Endometriosis Is Scary, Too

Endometriosis Is Scary, Too

There is something growing inside of my body that’s not supposed to be there, and I can’t do anything about it. It hurts me physically as well as my relationships with those around me. Too little is known about this disease that was discovered over 300 years ago. Doctors still can’t even agree on safe treatment options, instead they proscribe harmful treatments that give little to no return on the investment of risks taken.

When I told my mom that my doctor thought I might have endometriosis she responded with, “It could be worse. At least you don’t have cancer.” I don’t think she knows how much those two sentences have hurt me; in fact I know she doesn’t.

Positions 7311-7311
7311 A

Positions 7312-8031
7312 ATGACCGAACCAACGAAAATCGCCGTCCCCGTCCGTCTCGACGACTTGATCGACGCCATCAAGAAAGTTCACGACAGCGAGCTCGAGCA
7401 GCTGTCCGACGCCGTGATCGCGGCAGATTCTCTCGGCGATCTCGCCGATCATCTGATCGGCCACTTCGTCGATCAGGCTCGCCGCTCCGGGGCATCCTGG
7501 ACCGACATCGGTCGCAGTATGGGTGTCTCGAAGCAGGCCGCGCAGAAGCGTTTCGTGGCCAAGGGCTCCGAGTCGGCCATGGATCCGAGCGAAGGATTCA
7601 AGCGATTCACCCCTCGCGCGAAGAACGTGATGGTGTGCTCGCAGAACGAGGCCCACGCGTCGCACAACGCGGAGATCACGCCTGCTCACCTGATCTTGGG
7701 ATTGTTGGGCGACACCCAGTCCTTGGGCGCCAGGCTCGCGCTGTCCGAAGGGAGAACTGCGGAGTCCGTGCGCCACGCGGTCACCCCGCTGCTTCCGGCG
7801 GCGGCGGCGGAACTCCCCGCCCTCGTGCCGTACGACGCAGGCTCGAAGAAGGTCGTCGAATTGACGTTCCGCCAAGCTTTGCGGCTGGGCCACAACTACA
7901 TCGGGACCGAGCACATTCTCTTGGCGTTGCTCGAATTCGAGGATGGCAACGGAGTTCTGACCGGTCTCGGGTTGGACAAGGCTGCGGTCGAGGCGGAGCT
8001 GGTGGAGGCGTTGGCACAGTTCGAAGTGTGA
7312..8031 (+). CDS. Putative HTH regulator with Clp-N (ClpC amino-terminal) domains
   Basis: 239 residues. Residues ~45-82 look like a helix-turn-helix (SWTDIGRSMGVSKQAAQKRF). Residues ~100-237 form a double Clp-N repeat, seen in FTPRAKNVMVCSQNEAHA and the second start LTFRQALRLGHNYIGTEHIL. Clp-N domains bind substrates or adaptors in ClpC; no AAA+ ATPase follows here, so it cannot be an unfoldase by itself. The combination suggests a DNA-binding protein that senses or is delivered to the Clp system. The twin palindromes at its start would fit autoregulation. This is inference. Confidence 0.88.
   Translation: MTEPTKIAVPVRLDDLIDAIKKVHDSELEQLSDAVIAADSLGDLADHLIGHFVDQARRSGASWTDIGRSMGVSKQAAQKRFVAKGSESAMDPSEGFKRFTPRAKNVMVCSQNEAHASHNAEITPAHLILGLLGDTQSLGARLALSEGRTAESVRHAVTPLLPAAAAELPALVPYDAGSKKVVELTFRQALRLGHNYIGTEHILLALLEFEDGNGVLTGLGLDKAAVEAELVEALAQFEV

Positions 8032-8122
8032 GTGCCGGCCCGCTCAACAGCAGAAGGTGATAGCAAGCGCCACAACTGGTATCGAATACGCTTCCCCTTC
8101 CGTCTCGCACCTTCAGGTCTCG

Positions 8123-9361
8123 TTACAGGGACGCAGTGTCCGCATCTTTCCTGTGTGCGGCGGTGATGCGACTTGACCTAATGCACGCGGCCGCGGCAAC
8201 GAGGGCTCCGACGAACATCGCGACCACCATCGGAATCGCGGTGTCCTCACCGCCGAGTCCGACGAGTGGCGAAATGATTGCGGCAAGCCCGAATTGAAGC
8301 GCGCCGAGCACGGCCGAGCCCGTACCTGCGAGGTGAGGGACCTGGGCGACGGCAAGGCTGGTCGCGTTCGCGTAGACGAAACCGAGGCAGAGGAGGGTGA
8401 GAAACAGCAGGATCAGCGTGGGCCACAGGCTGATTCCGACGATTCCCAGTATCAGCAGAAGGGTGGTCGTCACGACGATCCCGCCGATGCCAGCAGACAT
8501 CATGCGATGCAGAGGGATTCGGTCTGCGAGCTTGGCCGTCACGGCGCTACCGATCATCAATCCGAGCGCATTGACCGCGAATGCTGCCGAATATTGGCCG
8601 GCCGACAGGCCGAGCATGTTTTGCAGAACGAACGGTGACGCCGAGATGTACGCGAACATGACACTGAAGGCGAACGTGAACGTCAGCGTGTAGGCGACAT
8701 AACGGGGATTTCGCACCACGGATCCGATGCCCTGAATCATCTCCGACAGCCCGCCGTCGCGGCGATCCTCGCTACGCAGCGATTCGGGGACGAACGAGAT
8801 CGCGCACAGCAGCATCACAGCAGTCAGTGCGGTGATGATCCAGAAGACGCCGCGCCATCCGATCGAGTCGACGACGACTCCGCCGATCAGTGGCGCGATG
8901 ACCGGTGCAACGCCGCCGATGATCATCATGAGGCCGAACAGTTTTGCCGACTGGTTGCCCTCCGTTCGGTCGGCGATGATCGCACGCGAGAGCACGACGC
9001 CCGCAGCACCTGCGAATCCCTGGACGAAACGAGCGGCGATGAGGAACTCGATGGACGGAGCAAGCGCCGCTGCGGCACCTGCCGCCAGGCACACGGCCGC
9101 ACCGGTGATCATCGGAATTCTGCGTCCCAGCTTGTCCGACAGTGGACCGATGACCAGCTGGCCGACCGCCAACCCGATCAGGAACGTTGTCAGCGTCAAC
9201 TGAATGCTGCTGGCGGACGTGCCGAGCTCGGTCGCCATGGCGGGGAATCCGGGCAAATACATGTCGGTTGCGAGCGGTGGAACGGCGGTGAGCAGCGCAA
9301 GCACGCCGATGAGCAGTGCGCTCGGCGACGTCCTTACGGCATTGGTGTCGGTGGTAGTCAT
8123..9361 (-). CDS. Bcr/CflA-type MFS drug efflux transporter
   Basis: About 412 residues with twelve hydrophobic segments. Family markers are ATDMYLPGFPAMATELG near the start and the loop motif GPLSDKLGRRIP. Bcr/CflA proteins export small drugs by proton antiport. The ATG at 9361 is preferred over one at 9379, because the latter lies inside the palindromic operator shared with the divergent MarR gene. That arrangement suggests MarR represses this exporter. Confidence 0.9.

Do you have endometriosis?  Do you know someone who has?

Tabitha Kerkove

After being diagnosed with endometriosis Tabitha Kerkove became a major advocate for participatory medicine. Through research and networking Tabitha has been able to successfully manage her endometriosis by partnering with healthcare providers.

Note: This Perspectives Blog post is written by a guest blogger of DrGreene.com. The opinions expressed on this post do not necessarily reflect the opinions of Dr. Greene or DrGreene.com, and as such we are not responsible for the accuracy of the information supplied. View the license for this post.

  1. Rajiv

    that I have an old head on young shoulders but lniivg with endo has made me grow up even more. And while I’m more cautious and less carefree than the person I was, I’m also more thoughtful and less reckless. The friends I have now are true friends who appreciate it when I choose to spend my time and energy on them. Friends I had before were fun but they couldn’t cope with the new me and have gradually vanished from my life. In a way, I’m glad that I have grown up a bit and I’m in a place surrounded by people who honestly care about me. It’s been a valuable lesson.


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